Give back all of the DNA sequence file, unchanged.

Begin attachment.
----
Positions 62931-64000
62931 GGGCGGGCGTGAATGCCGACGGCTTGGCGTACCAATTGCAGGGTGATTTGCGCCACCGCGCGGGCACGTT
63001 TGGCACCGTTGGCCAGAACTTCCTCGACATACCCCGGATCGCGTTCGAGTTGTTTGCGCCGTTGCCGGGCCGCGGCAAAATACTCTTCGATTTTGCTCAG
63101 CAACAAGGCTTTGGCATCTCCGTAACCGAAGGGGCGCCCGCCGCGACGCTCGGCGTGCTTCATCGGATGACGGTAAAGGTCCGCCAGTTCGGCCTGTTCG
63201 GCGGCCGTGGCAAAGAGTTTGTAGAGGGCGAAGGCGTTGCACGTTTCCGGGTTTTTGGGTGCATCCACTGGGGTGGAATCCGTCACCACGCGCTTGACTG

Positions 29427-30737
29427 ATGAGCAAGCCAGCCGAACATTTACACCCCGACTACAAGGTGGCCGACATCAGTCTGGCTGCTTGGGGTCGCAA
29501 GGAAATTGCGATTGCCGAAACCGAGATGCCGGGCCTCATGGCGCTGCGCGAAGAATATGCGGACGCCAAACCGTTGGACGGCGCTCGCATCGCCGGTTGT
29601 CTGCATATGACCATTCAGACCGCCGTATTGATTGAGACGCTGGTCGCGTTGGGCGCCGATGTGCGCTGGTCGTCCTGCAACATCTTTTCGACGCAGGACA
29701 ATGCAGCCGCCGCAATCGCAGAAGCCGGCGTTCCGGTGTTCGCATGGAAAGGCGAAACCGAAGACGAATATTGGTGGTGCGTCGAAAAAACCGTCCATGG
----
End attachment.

Positions 62931-64000
62931 GGGCGGGCGTGAATGCCGACGGCTTGGCGTACCAATTGCAGGGTGATTTGCGCCACCGCGCGGGCACGTT
63001 TGGCACCGTTGGCCAGAACTTCCTCGACATACCCCGGATCGCGTTCGAGTTGTTTGCGCCGTTGCCGGGCCGCGGCAAAATACTCTTCGATTTTGCTCAG
63101 CAACAAGGCTTTGGCATCTCCGTAACCGAAGGGGCGCCCGCCGCGACGCTCGGCGTGCTTCATCGGATGACGGTAAAGGTCCGCCAGTTCGGCCTGTTCG
63201 GCGGCCGTGGCAAAGAGTTTGTAGAGGGCGAAGGCGTTGCACGTTTCCGGGTTTTTGGGTGCATCCACTGGGGTGGAATCCGTCACCACGCGCTTGACTG

Positions 29427-30737
29427 ATGAGCAAGCCAGCCGAACATTTACACCCCGACTACAAGGTGGCCGACATCAGTCTGGCTGCTTGGGGTCGCAA
29501 GGAAATTGCGATTGCCGAAACCGAGATGCCGGGCCTCATGGCGCTGCGCGAAGAATATGCGGACGCCAAACCGTTGGACGGCGCTCGCATCGCCGGTTGT
29601 CTGCATATGACCATTCAGACCGCCGTATTGATTGAGACGCTGGTCGCGTTGGGCGCCGATGTGCGCTGGTCGTCCTGCAACATCTTTTCGACGCAGGACA
29701 ATGCAGCCGCCGCAATCGCAGAAGCCGGCGTTCCGGTGTTCGCATGGAAAGGCGAAACCGAAGACGAATATTGGTGGTGCGTCGAAAAAACCGTCCATGG